NCAA’s shot clock experiment could help speed up college hoops


Fair or unfair, this is the face of slow play in college hoops. (USATSI)
Fair or unfair, this is the face of slow play in college hoops. (USATSI)

The NCAA announced on Friday that teams competing in the NIT this season will do so under an experimental set of rules, including a shorter, 30-second shot clock and a wider restricted area in the lane.

And honestly, this idea couldn’t come at a better time for the NCAA, as slow pace of play and poor charging calls are two of the biggest things harming college basketball right now.

Let’s start with the shot clock experiment, which I’m totally in favor of. Many people have already written about how this is shaping up to be college basketball’s slowest season ever (most notably Ken Pomeroy and ESPN). Currently, the average number of possessions per college basketball game is 65.2, which is the lowest number since the advent of the shot clock. More and more, teams with less talent are realizing that if they can limit possessions, they can play closer games and potentially pick up wins against better teams.

That has led to decrease in scoring, which hurts general interest in basketball. While someone like me — a junkie who lives and breathes basketball as opposed to having a life outside of the sport — can appreciate the efficiency of what teams like Virginia and Wisconsin do on both ends, that’s not for everyone. General fans like games with scoring and shot-making. In theory, a decrease in the shot-clock should lead to at the very least a slight bump in scoring due to a higher number of possessions. And anytime the game of college basketball is growing with the general public’s universe, that’s great news for the sport.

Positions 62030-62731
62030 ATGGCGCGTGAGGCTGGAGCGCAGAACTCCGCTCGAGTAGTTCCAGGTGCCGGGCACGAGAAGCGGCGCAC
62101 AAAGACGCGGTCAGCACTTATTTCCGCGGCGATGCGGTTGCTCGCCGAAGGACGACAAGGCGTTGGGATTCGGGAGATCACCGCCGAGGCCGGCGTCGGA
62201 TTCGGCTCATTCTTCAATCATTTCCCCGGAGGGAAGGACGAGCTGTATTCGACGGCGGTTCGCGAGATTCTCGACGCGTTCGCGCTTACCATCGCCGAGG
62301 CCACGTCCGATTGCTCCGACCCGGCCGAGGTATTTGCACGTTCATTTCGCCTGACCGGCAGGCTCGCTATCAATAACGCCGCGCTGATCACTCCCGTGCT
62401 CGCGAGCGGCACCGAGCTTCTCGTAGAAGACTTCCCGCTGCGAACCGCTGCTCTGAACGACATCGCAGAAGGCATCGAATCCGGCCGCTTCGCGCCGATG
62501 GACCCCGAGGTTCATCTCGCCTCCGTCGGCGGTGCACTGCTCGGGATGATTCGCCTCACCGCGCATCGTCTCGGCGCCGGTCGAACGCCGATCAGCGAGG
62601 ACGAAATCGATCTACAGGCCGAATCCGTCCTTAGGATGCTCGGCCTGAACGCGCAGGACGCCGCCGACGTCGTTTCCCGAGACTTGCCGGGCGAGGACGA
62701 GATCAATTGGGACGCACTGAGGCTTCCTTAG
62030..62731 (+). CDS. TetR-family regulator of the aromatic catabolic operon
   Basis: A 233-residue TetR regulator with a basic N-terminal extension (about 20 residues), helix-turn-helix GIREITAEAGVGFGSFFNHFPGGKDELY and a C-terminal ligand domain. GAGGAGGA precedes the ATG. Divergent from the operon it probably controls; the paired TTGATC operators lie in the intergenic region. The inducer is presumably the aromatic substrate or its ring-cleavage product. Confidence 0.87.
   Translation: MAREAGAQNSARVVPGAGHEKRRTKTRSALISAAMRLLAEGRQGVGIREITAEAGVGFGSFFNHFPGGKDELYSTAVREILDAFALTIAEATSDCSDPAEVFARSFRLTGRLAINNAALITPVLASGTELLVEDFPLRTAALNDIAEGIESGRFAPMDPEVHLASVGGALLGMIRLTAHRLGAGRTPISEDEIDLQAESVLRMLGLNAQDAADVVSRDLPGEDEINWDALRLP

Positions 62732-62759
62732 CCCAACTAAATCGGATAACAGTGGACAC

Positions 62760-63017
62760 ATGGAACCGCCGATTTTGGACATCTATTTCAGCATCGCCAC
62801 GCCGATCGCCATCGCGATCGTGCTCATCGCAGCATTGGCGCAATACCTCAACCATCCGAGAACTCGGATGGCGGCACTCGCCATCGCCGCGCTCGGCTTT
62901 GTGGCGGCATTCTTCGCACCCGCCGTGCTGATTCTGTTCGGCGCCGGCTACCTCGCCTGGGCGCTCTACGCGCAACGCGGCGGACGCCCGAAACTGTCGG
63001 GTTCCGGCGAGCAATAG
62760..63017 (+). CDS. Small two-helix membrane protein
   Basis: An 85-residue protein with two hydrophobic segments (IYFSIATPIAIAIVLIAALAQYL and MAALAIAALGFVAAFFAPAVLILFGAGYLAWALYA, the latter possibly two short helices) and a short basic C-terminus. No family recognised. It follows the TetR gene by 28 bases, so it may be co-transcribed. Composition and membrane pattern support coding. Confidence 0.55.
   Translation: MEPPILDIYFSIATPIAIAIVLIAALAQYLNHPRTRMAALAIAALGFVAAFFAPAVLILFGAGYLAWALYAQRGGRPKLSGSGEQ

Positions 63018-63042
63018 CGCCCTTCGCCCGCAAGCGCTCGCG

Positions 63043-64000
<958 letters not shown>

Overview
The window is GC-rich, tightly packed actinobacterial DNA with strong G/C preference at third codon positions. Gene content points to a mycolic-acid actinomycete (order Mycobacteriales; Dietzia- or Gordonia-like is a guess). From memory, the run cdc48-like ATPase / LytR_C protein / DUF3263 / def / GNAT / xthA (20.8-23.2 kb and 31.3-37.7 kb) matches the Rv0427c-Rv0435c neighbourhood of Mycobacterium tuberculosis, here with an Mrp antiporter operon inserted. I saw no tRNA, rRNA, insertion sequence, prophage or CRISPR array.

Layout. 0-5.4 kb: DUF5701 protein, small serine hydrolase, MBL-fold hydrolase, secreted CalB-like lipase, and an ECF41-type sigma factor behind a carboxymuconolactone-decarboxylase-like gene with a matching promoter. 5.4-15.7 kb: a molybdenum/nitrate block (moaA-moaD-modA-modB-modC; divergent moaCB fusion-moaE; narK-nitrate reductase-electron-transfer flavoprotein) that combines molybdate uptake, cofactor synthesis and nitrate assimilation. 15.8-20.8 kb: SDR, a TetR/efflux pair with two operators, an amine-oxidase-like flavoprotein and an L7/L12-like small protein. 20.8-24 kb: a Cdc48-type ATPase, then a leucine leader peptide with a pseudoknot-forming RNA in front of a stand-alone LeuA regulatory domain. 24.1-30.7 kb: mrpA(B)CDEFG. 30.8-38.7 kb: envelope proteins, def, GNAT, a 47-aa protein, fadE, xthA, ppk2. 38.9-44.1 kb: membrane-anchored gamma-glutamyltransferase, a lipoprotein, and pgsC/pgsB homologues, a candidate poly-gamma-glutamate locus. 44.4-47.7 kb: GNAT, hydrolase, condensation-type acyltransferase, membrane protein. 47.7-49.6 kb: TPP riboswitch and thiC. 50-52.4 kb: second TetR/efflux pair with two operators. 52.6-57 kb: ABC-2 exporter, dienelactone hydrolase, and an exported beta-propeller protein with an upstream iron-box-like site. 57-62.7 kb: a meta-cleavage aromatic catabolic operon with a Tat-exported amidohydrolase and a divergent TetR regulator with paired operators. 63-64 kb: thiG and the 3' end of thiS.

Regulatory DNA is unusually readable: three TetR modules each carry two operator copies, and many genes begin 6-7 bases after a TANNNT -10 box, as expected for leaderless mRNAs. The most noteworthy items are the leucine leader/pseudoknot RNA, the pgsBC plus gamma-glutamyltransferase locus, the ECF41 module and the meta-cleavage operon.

And it’s not like we’re lowering it to NBA levels here either. A 30-second timer still gives college teams time to set up their offense and roll through all of their options. It should just involve a bit more urgency. This seems like the best of both worlds, and it’s smart to experiment to see if this has any impact in the way that games are played.

The other big news here is the wider restricted area in the lane. Simply put, the charge problem in college basketball has gotten out of control. Nary a night can go by on Twitter where there isn’t someone (normally CollegeBasketballTalk’s Rob Dauster) Vine-ing an awful charge call that either should have been a no-call or a block. I don’t know that a wider semi-circle — where a defender cannot establish legal position to have a charge called — will help with all of these, but it’s worth a try at this point. At the very least, it may make the referees’ jobs a bit easier, as there will be less space near the basket where players will be outside of the restriced area.

All in all, these are excellent ideas by the Men’s Basketball Rules Committee, and I applaud Rick Byrd — coach of Belmont — and the rest of the group for experimenting and seeing what they can do to fix some of the things that are hurting college hoops.

For the first time in a while, the NIT has become appointment viewing. I, for one, will be looking forward to seeing these rules in action.


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